This is the ninth article in our Winners of WealthTech series, where I interview people who have made their mark in wealth management technology with a track record of innovation and success.
Check out my previous interviews with Angela Pecoraro, CEO of Advicent, Eric Clarke, CEO of Orion Advisor, Bill Capuzzi, CEO of Apex Clearing, Lori Hardwick, President of Advisor Innovation Labs, Cheryl Nash, President of Fiserv Investment Services, Stuart DePina, President of Envestnet | Tamarac, Bill Crager, President of Envestnet and Aaron Klein, CEO of Riskalyze.
The feedback on this series has been overwhelming! If you have a suggestion for someone you would like to see interviewed here, please send it to me at firstname.lastname@example.org.
I’m excited to present our next Winner of Wealthtech, Anil Arora, CEO, Envestnet | Yodlee. Anil is an experienced software executive who has been working in technology and consumer marketing for more than 30 years. He has held the chief executive position at Yodlee since 2000.
Under his leadership, Yodlee has been a disruptive catalyst for innovation in the financial services industry and has collaborated with leading institutions, entrepreneurs, and fintech developers to build and distribute data-driven financial apps used by millions of consumers and small businesses around the world.
Anil served as Chairman of the Board at Yodlee, Inc. from March 2014 until November 2015, when it was acquired by Envestnet, Inc.. He has been a Vice Chairman of Envestnet since 2015. Prior to Yodlee, Anil served as Senior VP and Global Chief Marketing Officer at Gateway, where he led its Internet initiatives. Prior to Gateway, he served as VP of Marketing and Strategy at Pillsbury.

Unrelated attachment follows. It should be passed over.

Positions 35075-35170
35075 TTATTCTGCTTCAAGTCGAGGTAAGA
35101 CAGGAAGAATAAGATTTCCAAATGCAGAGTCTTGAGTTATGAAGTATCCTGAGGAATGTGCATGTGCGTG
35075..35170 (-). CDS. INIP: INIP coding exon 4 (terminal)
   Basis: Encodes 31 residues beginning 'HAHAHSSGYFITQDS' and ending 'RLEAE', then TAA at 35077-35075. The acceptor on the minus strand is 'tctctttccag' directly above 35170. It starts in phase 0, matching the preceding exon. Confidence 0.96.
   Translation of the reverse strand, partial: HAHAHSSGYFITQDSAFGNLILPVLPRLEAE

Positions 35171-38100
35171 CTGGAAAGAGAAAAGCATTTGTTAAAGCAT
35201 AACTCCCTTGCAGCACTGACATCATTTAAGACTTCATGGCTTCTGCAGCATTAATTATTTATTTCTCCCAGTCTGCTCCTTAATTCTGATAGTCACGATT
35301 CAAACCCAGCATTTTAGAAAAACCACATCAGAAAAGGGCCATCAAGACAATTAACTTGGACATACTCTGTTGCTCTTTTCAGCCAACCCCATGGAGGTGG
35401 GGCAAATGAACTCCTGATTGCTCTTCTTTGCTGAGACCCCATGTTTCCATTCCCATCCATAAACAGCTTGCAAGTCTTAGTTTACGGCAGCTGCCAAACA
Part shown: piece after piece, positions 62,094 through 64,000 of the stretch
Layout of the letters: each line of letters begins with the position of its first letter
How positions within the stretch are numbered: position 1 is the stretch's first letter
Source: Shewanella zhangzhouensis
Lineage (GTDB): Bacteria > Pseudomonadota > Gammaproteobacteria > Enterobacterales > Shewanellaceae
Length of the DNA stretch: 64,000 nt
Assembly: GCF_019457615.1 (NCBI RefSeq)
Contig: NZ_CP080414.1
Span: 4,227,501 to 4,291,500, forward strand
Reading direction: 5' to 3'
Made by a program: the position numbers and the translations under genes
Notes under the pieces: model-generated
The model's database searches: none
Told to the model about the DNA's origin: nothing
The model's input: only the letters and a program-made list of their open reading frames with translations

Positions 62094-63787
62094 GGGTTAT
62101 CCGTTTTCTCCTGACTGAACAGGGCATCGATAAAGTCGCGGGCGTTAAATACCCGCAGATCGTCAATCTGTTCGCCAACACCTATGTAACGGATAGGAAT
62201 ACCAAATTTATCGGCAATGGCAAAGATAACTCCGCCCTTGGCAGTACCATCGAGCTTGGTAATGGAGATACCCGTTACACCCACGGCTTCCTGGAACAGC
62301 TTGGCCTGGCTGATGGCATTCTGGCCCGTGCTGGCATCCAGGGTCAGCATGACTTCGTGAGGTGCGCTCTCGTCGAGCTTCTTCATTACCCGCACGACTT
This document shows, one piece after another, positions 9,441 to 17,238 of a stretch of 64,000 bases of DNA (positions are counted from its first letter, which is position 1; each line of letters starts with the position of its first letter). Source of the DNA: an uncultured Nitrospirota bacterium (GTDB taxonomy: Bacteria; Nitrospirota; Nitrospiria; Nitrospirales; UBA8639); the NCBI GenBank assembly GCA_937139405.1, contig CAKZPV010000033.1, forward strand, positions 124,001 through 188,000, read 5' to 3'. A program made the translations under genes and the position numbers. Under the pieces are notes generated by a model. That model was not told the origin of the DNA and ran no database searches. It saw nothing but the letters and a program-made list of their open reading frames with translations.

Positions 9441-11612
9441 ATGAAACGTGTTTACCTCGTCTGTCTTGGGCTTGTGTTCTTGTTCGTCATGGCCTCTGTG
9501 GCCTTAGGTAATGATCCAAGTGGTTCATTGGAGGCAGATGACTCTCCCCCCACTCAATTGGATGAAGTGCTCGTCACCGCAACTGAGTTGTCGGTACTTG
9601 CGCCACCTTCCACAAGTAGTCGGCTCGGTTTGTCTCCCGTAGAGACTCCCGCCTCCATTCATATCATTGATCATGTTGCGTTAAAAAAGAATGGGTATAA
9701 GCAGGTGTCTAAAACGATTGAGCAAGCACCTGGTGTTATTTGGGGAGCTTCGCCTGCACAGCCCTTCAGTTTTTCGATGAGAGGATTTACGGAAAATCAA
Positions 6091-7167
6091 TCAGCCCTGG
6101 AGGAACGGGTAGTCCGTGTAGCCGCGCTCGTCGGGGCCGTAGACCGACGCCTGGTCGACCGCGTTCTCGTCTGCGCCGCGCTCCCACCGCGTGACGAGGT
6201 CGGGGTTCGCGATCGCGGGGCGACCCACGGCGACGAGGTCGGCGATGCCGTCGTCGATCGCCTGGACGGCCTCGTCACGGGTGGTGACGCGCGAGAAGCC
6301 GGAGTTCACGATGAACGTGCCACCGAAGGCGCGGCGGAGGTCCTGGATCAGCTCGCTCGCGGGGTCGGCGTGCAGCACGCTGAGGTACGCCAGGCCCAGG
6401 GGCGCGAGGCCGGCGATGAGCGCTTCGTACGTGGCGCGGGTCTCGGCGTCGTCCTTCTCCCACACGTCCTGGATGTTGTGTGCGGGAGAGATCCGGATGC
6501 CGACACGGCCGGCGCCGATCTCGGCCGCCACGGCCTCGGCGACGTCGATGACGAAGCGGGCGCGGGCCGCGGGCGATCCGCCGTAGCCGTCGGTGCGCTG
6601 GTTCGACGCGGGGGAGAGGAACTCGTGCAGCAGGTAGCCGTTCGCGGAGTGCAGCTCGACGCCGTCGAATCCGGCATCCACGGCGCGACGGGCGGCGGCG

He also serves on several advisory boards including the TD Ameritrade Advisor Panel, Rydex Financial Services Advisory Board, Operating Committee of Your Silver Bullet, NorthStar Financial Services Group and Constellation Trust Company.
What was the driver behind your decision to join Yodlee?
I spent the first 15 years of my career in the mass market, selling widely available products to everybody, such as Kraft Foods. What Gateway taught me is the world is changing because technology is enabling greater personalization, like the example we just went through. I can sell you a computer that is completely based on your needs and a five-minute conversation. Four days later, you get this computer that is personalized for you.
The genesis for Yodlee was born out of that same core concept, which is “why is it that financial services aren’t customized for each user?” Regardless of your financial position, we all have exactly the same experience in logging into our banks online, and assessing brokerages, wealth management or credit card activity. There is no recognition that each of us has a different set of priorities, a different set of issues, a different set of values and, a different set of behaviors.
What we’ve been able to do is provide some of that personalization by saying it’s not one size fits all. We can understand the data across all of your accounts that you have. People typically have an average of 15 accounts and based on that intelligence and info, we can then create very personalized experiences.
What is the story behind the name Yodlee?
Our founders were originally from India. There’s a popular Indian song that goes Junglee-junglee Yodlee-yodlee. A serial entrepreneur named Rakesh Mathur founded a company called Junglee, which was a very successful and was acquired back in 1998 by Amazon.com as part of their e-commerce software group. Some of the people from Junglee decided to start a new company and they liked the progression of the song so they took the name Yodlee.
What has been the biggest insight in your career?
I was reflecting upon 33 years in the workforce after I got out of business school, and I said, “What is the one single thing that has influenced me the most and has been my biggest insight, my biggest learning?” I keep coming back to the same fundamental thought, which is no matter what industry you are in, we have to deeply and comprehensively understand what the needs and wishes or problems are with the end user, the end consumer, the client, if you may, of that service.
That’s where it all has to start. Do we completely understand our clients? Part of that was influenced by my early days in the consumer packaged goods industry at companies like Kraft and General Mills. It was reinforced when I went to Gateway Computers and this notion of you can deeply, deeply understand what customers need. Then your strategy flows from that. Your vision flows from that. Your product flows from that. That’s the key insight that I’ve had.